45. I Shot The Sheriff – Bob Marley

Bob Marley & The Wailers - I Shot The Sheriff (Live At The Rainbow Theatre, London / 1977)

I Shot The Sheriff is a classic reggae tune from Bob Marley’s 1973 album Burnin’. The intention of the song was to find justice in injustice, but some of the track was censored by the singer to avoid governmental interference. Eric Clapton went on to record a cover of the song for his 1974 album 461 Ocean Boulevard as well, earning his only number-one single on the Hot 100 as a solo artist. 

46. Get Up, Stand Up – Bob Marley

Bob Marley - Get Up, Stand Up (Live at Munich, 1980)

Get Up, Stand Up was one of the earliest releases from Bob Marley and The Wailers, coming while he was a teenager just trying to get his music career off the ground. It deals with the spirituality and militaristic qualities of the Rastafarian style of reggae, serving as an unapologetic call for justice.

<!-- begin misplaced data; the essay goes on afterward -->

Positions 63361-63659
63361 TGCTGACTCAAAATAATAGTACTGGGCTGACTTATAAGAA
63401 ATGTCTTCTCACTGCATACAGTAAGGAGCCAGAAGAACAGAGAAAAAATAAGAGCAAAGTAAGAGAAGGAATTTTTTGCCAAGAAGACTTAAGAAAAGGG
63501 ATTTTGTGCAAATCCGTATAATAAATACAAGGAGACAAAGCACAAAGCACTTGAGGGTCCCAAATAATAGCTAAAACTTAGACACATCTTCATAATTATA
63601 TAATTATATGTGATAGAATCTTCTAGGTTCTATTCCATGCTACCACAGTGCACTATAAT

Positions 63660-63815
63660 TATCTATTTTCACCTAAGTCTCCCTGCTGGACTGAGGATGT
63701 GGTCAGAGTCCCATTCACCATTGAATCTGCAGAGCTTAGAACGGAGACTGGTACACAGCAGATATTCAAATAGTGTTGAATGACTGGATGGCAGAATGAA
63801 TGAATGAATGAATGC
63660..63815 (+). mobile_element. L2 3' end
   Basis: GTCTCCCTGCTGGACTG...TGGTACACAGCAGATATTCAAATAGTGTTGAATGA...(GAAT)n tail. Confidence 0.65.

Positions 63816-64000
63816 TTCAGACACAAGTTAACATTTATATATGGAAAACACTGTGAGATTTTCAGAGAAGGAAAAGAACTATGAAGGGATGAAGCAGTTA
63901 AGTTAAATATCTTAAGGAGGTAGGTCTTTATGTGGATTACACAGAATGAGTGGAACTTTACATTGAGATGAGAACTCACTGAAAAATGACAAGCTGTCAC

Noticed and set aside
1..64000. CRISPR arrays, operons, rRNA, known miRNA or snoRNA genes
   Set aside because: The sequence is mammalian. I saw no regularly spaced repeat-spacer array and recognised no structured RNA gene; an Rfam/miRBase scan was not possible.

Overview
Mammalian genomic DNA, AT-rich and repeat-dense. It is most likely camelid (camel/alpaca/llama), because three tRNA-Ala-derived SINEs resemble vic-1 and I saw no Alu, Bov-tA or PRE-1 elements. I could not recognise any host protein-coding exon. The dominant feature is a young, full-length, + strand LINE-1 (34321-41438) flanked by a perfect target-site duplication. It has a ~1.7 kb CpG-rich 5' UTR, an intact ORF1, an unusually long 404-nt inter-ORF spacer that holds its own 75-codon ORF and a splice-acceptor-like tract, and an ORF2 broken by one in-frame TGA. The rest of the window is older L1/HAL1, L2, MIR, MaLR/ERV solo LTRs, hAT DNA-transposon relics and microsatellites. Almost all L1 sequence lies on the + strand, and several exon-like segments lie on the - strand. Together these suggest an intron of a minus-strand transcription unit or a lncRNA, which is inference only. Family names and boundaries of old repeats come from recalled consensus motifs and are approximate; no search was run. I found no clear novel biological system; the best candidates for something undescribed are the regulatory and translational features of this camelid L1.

47. One in Ten – UB40

One In Ten is a more serious song than UB40 might be known for outside of Jamaica. It takes on suffering as a theme, revealing that everyone suffers, and much of that suffering is ignored by others. The track was a call for humanity to recognize suffering and for political action to do something about it, making it one of the best reggae songs of all time. 

48. Now That We Found Love – Third World

Third World - Now That We Found Love (1979)• TopPop

Now That We Found Love is a foundational reggae song that you should listen to if you want to get an understanding of what the genre is all about. The track speaks of love, equality, acceptance, and universal peace. It” ended up being a breakout hit for Third World as well, earning them a significant following in the UK. 

49. Talk About Love – Pat Kelly

While most of our songs definitely come from the golden age of reggae many years ago, not all great ones are oldies at this point. Pat Kelly’s Talk About Love was released in 2000 and talks about how difficult it is to build a loving society. While it’s a worthy goal, the reality of things is that people fight for power and often don’t care for their brothers and sisters around them. 

50. Boombastic – Shaggy

Shaggy - Boombastic (Official Music Video)